America is suffering because we have absorbed too many toxic progressive falsehoods. One of the most pernicious narratives is that a prosperous American economy is poisoning the earth. It speaks well of Americans that we want our economy to be as harmless as possible, and it should be noted that American emissions of CO2 have been declining year after year — more greatly than many signatories of the Paris Accord. Americans are big-hearted people and we want to live in a clean environment.

Yet Leftist politicians and intellectuals have implanted the idea that broad-based prosperity and growth is self-centered and evil. We are told that the “profit motive” is evil. We are being directed to aim for a “sustainable” economy instead of a growing economy. We are being regulated to death under the assumption that free enterprise is destructive. We are advised that living in single-family homes in the suburbs is selfish, as we are creating “sprawl.” Instead, we are told, we should be renting high-rise apartments in large cities. And it would be nice if we gave up our cars and took a train to the office.

Modern life has become difficult because the costs of higher education, housing, and healthcare are rising dramatically, while wages have stagnated or declined. Blue-collar men are losing jobs to technical innovation and are facing daunting and dispiriting challenges. The middle class is shrinking and the working class is struggling to survive.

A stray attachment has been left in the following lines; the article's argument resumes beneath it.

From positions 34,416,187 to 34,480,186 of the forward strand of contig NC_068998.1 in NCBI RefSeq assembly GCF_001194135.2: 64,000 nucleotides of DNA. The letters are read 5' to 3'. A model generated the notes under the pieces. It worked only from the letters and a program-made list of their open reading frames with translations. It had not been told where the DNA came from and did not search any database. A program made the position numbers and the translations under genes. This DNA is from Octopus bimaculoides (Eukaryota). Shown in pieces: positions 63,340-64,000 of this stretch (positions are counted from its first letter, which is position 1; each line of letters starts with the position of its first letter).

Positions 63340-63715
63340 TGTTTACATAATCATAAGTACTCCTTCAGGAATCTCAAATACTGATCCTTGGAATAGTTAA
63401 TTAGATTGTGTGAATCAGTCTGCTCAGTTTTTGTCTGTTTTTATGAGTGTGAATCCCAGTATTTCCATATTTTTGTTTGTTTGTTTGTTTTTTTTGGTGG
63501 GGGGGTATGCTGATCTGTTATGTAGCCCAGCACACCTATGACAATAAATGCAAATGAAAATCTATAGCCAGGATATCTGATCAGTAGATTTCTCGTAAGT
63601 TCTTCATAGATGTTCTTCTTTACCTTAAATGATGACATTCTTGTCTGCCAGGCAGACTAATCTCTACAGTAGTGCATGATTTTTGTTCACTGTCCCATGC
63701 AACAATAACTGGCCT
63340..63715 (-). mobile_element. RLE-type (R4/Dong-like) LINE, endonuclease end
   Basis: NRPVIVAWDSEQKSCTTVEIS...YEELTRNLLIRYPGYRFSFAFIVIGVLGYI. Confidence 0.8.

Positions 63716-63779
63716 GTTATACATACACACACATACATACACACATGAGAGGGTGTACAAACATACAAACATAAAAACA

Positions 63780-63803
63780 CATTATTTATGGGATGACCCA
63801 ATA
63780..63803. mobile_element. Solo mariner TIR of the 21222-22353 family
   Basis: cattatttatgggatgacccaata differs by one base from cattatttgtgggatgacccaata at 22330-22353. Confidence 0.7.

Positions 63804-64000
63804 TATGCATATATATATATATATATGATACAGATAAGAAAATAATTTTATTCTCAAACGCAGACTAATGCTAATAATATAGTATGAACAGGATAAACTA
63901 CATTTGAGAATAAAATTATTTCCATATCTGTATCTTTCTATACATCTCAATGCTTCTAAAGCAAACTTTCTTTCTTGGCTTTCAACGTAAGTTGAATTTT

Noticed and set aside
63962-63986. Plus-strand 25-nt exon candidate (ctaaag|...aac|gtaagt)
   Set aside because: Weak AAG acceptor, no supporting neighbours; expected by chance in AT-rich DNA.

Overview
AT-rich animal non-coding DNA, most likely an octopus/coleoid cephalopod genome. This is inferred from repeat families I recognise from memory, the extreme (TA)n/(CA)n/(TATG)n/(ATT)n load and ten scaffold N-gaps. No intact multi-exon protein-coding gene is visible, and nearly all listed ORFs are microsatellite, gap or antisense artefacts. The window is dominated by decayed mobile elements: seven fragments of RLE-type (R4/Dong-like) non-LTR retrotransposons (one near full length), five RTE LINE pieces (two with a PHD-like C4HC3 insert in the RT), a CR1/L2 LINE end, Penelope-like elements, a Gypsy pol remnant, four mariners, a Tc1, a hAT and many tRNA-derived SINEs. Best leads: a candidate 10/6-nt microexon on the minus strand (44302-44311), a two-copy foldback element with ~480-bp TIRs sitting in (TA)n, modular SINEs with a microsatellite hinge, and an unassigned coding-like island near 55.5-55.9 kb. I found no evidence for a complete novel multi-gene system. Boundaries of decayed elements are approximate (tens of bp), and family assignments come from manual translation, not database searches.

College students are graduating with burdensome debt; they can’t find well-paying jobs, and often they settle for part-time work. Many graduates are living with their parents instead of getting married, buying homes, and starting families. And conditions are even worse for high school graduates, as their jobs are taken by frustrated college graduates.

America must be allowed to grow again. We must not heed the Leftist pressure to limit our economy. We must break the unaccountable power of bureaucrats who are strangling free enterprise. Any politician who speaks of sustainability in preference to growth should be voted out of office.

Donald Trump is absolutely correct in wanting to “make America great again.” It is remarkable how such a simple, laudable, statement sets him apart from every other politician. Any American politician who wants a hobbled America should be ashamed of her- or himself.